Wilfrid – Durham

wilfrid durham15rev2
Elaine and Fr Roger Calder viewing Durham cathedral and the old fulling mill, seen across the river Wear, with the mill weir in the foreground.
Notes from Fr. Roger’s ‘The Pilgrim Manual’

11-16 October, 1999

Although not directly involved in our story, Durham’s Christian Roots are almost as deep as others we have explored this week. St Cuthbert, like Wilfrid, started his religious life associated with Holy Island, in fact at Melrose Abbey. He was taken as a young monk to Ripon when it was to be established as a new monastery. Here our story is touched upon because the monks, of whom Cuthbert was one, were turned out of Ripon because the king wanted to give the Abbey to Wilfrid! Cuthbert became Prior of Holy Island. This was not easy for him, for Cuthbert had come out of the Synod on the ‘wrong’ side i.e. he was of the Celtic tradition and the monks of Lindisfarne were very reluctant to change their ways! Cuthbert became famous as a healer and decided to live a more solitary life as his healing powers brought him much unwanted attention.

He moved to a hermitage on the Farne Islands. Here he was disturbed by visitors and eventually by the king who persuaded him to become the Bishop of Lindisfarne which he did until he perceived that he had little longer to live. After two months he died and was brought back to be buried on Lindisfarne. Many years later, when Lindisfarne and the whole of this coast was upset by Viking attacks the monks abandoned Lindisfarne and wandered — looking for a new home and taking the body of their beloved St.Cuthbert with them. The story goes that on the peninsular of the River Wear at Durham the coffin stuck to the ground and so the monks settled there and buried St. Cuthbert. (Try and find out about the strange story of the ‘Dun Cow’) His shrine is behind the High Altar in the cathedral and his coffin and body were examined about 100 years ago. He was still wearing his pectoral cross, the distinctive cross of Durham.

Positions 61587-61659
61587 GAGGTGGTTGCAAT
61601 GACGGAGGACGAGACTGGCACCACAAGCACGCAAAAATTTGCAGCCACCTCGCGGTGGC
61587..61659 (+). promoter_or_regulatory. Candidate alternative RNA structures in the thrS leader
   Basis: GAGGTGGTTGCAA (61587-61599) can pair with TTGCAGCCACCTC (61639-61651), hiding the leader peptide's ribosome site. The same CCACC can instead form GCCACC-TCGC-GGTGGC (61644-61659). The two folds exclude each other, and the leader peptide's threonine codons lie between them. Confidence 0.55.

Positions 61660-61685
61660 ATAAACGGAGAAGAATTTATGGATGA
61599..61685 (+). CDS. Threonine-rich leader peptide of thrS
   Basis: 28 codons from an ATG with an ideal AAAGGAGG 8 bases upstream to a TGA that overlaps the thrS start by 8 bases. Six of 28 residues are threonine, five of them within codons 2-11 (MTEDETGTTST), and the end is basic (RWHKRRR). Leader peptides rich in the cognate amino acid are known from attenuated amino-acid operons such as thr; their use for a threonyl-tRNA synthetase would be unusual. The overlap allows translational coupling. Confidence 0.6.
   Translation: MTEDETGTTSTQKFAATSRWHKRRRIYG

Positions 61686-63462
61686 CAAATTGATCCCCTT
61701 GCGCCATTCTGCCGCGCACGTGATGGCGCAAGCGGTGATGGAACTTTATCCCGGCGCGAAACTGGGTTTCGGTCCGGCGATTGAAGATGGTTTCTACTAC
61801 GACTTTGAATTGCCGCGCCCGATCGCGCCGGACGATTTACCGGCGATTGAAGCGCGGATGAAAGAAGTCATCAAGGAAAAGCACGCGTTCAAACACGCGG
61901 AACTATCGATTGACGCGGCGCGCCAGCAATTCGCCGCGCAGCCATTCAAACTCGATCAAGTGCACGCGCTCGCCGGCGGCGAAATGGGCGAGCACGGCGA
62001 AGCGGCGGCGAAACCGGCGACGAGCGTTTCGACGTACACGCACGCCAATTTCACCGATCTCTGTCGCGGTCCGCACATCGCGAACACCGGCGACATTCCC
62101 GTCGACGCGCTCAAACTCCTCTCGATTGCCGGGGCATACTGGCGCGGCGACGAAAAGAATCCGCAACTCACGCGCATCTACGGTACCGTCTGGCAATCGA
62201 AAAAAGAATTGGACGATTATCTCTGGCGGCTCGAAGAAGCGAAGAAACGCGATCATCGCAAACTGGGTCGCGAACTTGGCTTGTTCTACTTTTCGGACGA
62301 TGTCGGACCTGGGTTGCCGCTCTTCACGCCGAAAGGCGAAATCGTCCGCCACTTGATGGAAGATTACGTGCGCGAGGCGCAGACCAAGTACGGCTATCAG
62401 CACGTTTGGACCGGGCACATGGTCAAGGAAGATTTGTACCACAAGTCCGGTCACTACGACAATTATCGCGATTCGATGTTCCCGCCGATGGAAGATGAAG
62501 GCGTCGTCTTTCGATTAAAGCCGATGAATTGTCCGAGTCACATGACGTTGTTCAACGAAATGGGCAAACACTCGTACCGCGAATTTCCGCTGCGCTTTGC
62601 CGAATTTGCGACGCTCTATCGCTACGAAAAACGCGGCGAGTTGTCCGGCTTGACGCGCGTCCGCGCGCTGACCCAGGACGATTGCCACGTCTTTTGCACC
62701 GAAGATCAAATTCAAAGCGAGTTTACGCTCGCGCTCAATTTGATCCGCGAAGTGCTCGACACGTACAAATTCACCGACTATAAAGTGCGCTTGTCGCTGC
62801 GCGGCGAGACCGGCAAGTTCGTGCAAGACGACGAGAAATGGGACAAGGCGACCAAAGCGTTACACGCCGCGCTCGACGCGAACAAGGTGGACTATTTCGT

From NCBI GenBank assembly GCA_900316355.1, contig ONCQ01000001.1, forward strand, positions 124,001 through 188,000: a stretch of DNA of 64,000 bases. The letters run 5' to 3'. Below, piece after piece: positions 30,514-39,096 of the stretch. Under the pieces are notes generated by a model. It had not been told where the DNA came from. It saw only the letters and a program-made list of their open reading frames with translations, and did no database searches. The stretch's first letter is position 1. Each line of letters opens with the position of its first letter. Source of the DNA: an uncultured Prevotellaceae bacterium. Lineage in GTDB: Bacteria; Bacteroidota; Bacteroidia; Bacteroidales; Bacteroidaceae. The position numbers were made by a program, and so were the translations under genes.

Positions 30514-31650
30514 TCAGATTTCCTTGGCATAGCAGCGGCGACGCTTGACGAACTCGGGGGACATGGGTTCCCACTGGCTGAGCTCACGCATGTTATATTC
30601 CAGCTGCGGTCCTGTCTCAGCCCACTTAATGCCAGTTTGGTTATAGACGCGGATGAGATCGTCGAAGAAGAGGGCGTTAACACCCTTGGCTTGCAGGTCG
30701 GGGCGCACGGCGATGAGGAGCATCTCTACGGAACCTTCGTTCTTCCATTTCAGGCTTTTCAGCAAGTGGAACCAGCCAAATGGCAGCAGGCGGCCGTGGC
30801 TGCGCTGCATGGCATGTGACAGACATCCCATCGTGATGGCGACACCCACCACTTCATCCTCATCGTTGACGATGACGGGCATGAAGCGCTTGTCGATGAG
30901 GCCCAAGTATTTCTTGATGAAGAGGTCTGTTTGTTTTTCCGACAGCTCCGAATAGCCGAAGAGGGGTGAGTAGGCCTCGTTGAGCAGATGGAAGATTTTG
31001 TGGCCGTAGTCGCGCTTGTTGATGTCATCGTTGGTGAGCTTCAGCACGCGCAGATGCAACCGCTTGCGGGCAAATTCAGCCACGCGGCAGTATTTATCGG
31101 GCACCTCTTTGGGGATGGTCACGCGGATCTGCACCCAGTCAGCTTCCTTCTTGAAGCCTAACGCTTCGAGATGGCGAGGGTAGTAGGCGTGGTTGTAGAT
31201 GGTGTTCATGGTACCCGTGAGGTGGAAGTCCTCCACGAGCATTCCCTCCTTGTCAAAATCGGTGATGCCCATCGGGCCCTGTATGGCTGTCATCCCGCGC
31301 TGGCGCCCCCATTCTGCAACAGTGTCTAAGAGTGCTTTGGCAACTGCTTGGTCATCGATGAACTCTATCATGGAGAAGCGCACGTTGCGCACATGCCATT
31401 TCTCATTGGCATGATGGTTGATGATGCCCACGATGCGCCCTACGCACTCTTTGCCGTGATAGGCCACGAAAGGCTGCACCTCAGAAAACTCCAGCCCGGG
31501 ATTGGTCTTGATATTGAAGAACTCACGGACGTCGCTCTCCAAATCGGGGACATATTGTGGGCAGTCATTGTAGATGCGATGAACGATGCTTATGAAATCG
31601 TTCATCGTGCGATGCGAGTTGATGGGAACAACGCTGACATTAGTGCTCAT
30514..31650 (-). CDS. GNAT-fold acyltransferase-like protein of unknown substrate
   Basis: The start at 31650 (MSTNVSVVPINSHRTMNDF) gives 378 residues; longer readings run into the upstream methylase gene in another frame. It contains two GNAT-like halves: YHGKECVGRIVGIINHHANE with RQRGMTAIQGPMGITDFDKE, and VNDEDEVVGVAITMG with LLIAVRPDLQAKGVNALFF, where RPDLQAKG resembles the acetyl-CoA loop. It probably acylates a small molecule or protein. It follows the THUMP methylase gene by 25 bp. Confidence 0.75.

The present cathedral with its massive architecture was completed in 1133. A visit is a must. There is also the castle, the riverbanks the town, the shops, the university, museums, galleries — so much to do; so make the most of it!

The Lindisfarne Gospels

In a letter to the Editor of the Times on March 1 2004, Mike Tickell, Chairman of the Northumbrian Association, Tom Dunelm, Bishop of Durham and others made a plea for the British Library  and the Government to return the Lindisfarne Gospels to Durham Cathedral in time for the 900th anniversary of the translation of the relics of Cutherbert to the cathedral on 4th September 1104.

In 875 in the face of Viking raids, Cuthbert’s followers took his body from Lindisfarne and began a seven year journey. With them they took the Lindisfarne Gospels which was  a manuscript (made according to an inscription added in the 10th century at the end of the original text by Eadfrith, Bishop of Lindisfarne, who died in 721) dedicated to Bishop Cuthbert and God. After a period at Chester-le-Street of 113 years, the monks brought the book and St. Cuthbert’s coffin to Durham. On September 4, 1104, Cuthbert and the Gospels were placed in Durham Cathedral where they lay until 1539 when Henry VIII’s Commissioners pillaged Cuthbert’s shrine and removed the book.  The book is now part of the collection of Sir Robert Cotton, (d. 1631) in the British Library, London.